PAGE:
Wine suggestion: With all the spice and richness in this dish the best wines to match the tagine are medium to full-bodied reds with a juicier fruit like a Ribera del Duero. Our pick of the moment is the Condado de Haza Crianza  2011 which has a lovely, open and approachable nature whilst hiding a core of real depth, texture and personality. We’re sure this wine will age really well if you like but suspect most will be consumed soon after purchase; very moreish!

Lamb, squash & apricot tagine – serves 4

  • 2 tbsp oil
  • 1 large onion, finely chopped
  • 2 garlic cloves, finely chopped
  • 1 tbsp ras el hanout
  • 1 tsp ground coriander
  • 600g-800g lamb leg, diced into 2cm cubes, excess fat removed
  • 200g butternut squash
  • 200g soft dried apricots
  • 400g tin chopped tomatoes
  • 500ml lamb or beef stock
  • zest of 1 lemon
  • small bunch of coriander

Heat the oven to 200C/180C fan/gas 6.

Heat the oil in a flameproof casserole, add the onion & cook for 5 minutes until softened. Add the garlic and spices, and cook, stirring, for another couple of minutes.

Stir in the lamb, squash and apricots, then add the tomatoes and stock and season well. Bring to the boil, put the lid on and transfer to the oven.

Stir after 1 hr and return to the oven, uncovered, for another 30 minutes.

Check the seasoning and sprinkle over the lemon zest and coriander to serve.

(Original recipe from BBC Good Food)

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Here’s a couple of easy side dishes that will feed loads of people! For the salad you can roast the squash and tomatoes and make the dressing ahead.

Cannellini Bean and Roast Squash Salad with Basil Dressing – to feed 12

  • 1kg butternut squash, peeled and cut into small chunks
  • olive oil
  • 500g cherry tomatoes, halved
  • 2 shallots, roughly chopped
  • 1 tbsp Dijon mustard
  • 4 tbsp red wine vinegar
  • basil
  • 4 x 400g tins cannellini beans, drained (we didn’t have cannellini so used a mix of flageolet and haricot beans)

Heat the oven to 220C/fan 180C/gas 6. Put the squash on a baking tray with 2 tbsp oil and season. Roast for 20 minutes then add the tomatoes, turn up the heat to 220C/fan 200C/gas 7 and roast for 15 minutes. Then cool.

Put the shallots, mustard, vinegar and basil in a processor and blend. Add 4 tbsp olive oil and 3tbsp of water and blend to make a dressing.

Put the beans on a platter. Top with the squash and tomatoes then drizzle over the dressing. Toss gently and serve.

Diced olive oil roasties with rosemary – to serve 12

  • 2.5kg potatoes, peeled and cut into small chunks
  • olive oil
  • a few sprigs of rosemary

Heat the oven to 220C/fan 180C/gas 6.

Par-boil the potatoes for 5 minutes then drain. Toss with 4 tbsp olive oil and spread on a baking tray. Season and cook for 20 minutes. Sprinkle with the rosemary, toss then cook for another 25-30 minutes or until crispy and golden. Sprinkle with sea salt.

We served both dishes with some barbecued sausages – but you can serve them with whatever you like!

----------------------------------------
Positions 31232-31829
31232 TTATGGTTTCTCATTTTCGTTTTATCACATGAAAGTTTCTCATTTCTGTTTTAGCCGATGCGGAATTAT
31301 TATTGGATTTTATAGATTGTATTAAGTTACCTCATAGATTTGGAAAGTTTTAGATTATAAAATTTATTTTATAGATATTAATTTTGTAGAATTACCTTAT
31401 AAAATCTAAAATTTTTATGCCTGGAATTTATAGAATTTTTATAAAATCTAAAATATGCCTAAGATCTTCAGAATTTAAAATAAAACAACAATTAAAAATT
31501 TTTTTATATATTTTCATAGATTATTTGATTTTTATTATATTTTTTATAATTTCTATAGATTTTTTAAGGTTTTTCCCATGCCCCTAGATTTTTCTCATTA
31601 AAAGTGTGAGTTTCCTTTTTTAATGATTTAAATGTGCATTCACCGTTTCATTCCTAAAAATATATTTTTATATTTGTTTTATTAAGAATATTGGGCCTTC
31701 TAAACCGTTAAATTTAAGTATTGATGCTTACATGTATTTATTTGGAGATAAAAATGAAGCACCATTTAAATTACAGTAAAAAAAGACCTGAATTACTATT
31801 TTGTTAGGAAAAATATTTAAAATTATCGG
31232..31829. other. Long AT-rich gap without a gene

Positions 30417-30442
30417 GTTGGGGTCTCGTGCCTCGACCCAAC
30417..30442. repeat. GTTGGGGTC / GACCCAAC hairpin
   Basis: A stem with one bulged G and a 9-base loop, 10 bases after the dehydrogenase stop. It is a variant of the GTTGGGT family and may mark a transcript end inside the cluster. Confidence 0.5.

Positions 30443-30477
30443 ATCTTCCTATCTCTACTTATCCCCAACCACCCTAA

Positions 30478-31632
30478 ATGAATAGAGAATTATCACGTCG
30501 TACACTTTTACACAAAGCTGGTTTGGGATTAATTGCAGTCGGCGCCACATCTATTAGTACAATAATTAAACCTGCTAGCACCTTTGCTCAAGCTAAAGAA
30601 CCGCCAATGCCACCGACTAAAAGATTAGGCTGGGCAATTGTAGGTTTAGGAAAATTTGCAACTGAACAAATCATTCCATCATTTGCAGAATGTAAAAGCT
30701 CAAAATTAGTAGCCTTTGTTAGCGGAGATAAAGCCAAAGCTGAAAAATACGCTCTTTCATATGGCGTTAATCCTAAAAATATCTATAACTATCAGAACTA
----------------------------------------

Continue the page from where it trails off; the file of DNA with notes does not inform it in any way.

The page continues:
(Original recipes from BBC Olive, December 2011.)

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Simple to make which makes it a perfect dish after a long day at work, plus it is packed full of flavour and deliciousness. We used Beluga lentils, which are really just a variation on Puy lentils, that hold a lovely black colour, glisten well when served and retain a good firmness when cooked; ordinary Puy lentils will work just as well.

Lentils with squash and feta – to serve 2

  • 100g Beluga lentils
  • 400ml vegetable stock
  • olive oil
  • 200g butternut squash, diced
  • 1/2 red onion, finely sliced
  • a pinch of chilli flakes
  • 1 tsp ground cumin
  • 50g feta, crumbled
  • 1/2 small bunch parsley, chopped

Cook the lentils in the stock for 15-20 minutes or until tender, then drain. Heat 1 tbsp olive oil in a non-stick frying pan. Add the squash and some seasoning then cook for about 5 minutes. Add the onions and chilli and cook for another 5 minutes or so or until the squash is golden and tender. Add the cumin and stir through. Add the lentils and stir to combine. Stir in the parsley then divide between two plates and scatter with the crumbled feta.

(Original recipe from BBC Good Food)

Wine suggestion: the earthiness of the ingredients pair well with medium bodied, earthy wines – a classic match would be a pinot noir for a red, or a sylvaner in a white.

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This is a handy mid-week curry with nothing like the calorie and fat content of an Indian take-away!

Indian butternut squash curry – to serve 4

  • 200g brown basmati rice
  • 1 tbsp olive oil
  • 1 butternut squash, diced
  • 1 red onion, diced
  • 2 tbsp curry paste (we used Patak’s Madras paste but you can go for a milder paste if you prefer)
  • 300ml vegetable stock
  • 4 large tomatoes, roughly chopped
  • 400g can chickpeas, rinsed and drained
  • 3 tbsp fat-free Greek yogurt
  • small handful coriander, chopped

Cook the rice in boiling salted water according to the instructions on the pack. Meanwhile, heat the oil in a large frying pan and cook the squash for a few minutes until lightly browned. Add the onion and the curry paste and fry for another 3 or 4 minutes.